Consumer prices have hit levels not seen since the 80s.
A rapid fire of global economic concerns has been hammering the United States economy for months on end. From supply chain issues caused by the COVID-19 pandemic to gas shortages brought on by Russia’s invasion of Ukraine, it’s costing more and more money just to maintain the status quo. This is why, as of the end of March, the US has seen the worst bout of inflation in the last 40 years.
According to a report from the Bureau of Labor Statistics released today, the Consumer Price Index, the general indicator of typical commercial prices in the US, had risen by 8.5% by the end of March. This is within striking distance of the worst recorded bout of inflation set at 8.9% back in 1981. Two of the major contributors to this rise, unsurprisingly, were food and energy costs, which saw individual rises of 8.8% and 32% over 2021.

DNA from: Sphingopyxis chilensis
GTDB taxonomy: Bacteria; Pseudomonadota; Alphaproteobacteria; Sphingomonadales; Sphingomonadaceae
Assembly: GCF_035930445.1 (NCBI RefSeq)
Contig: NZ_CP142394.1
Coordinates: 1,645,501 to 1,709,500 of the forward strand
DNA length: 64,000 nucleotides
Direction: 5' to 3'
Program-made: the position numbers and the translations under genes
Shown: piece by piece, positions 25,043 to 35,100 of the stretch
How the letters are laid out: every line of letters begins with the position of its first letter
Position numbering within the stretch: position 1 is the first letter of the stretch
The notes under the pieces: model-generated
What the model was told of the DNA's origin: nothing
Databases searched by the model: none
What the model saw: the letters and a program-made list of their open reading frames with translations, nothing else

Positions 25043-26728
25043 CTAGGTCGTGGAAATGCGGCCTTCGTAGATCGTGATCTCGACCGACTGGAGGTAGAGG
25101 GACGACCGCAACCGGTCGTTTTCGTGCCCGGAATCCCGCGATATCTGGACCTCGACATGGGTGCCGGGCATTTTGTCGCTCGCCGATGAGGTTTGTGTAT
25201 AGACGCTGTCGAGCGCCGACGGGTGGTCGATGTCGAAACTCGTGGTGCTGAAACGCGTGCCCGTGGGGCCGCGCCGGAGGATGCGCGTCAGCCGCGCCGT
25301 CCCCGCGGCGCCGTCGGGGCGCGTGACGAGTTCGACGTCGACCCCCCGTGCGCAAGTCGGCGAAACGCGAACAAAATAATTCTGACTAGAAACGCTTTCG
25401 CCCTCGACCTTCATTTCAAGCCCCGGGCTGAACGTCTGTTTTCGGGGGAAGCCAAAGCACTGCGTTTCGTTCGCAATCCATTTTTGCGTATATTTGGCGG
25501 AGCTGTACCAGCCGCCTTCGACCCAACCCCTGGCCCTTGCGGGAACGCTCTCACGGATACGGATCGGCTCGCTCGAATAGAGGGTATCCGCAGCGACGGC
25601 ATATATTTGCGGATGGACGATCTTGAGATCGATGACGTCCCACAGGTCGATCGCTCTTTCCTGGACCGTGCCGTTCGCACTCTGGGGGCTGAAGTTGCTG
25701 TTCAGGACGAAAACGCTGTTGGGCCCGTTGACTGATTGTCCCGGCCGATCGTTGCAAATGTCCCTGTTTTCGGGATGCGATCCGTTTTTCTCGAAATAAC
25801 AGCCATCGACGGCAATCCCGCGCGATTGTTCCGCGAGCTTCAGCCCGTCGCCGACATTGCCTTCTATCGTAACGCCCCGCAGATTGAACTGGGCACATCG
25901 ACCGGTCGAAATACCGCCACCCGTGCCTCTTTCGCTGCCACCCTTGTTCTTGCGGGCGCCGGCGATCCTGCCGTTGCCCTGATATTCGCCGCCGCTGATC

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Analysts believe that these hikes will top out soon enough, but it may take some time before prices drop to a more manageable level. “Yes, inflation may soon find its peak. However, that does not imply significant relief is on the way in the near term,” Joe Brusuelas, chief economist at RSM US, said in a note to clients.
“Price shocks continue to cascade through the US economy. The risk of further oil and energy shocks given the war in Eastern Europe and the possibility that the European Union may choose to cut off natural gas and oil imports from Russia … would significantly roil global oil prices,” Brusuelas added.